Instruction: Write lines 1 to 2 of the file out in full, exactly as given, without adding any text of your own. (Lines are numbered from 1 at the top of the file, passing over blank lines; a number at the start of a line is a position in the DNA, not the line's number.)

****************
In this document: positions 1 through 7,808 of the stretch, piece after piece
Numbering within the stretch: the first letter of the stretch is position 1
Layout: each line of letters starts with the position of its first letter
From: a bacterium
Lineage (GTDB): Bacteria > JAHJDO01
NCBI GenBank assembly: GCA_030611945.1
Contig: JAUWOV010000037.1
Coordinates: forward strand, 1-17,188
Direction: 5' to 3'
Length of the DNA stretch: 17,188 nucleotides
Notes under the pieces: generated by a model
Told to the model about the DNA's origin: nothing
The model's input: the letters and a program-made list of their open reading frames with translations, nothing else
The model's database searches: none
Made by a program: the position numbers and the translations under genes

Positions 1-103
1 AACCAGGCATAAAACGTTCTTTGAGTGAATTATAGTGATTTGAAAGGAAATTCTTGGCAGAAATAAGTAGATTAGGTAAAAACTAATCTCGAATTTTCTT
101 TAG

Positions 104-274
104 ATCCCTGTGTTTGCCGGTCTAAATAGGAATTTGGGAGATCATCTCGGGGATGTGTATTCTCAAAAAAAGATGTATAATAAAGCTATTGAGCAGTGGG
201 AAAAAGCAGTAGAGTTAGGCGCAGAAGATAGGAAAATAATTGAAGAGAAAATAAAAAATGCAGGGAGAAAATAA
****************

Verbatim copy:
In this document: positions 1 through 7,808 of the stretch, piece after piece
Numbering within the stretch: the first letter of the stretch is position 1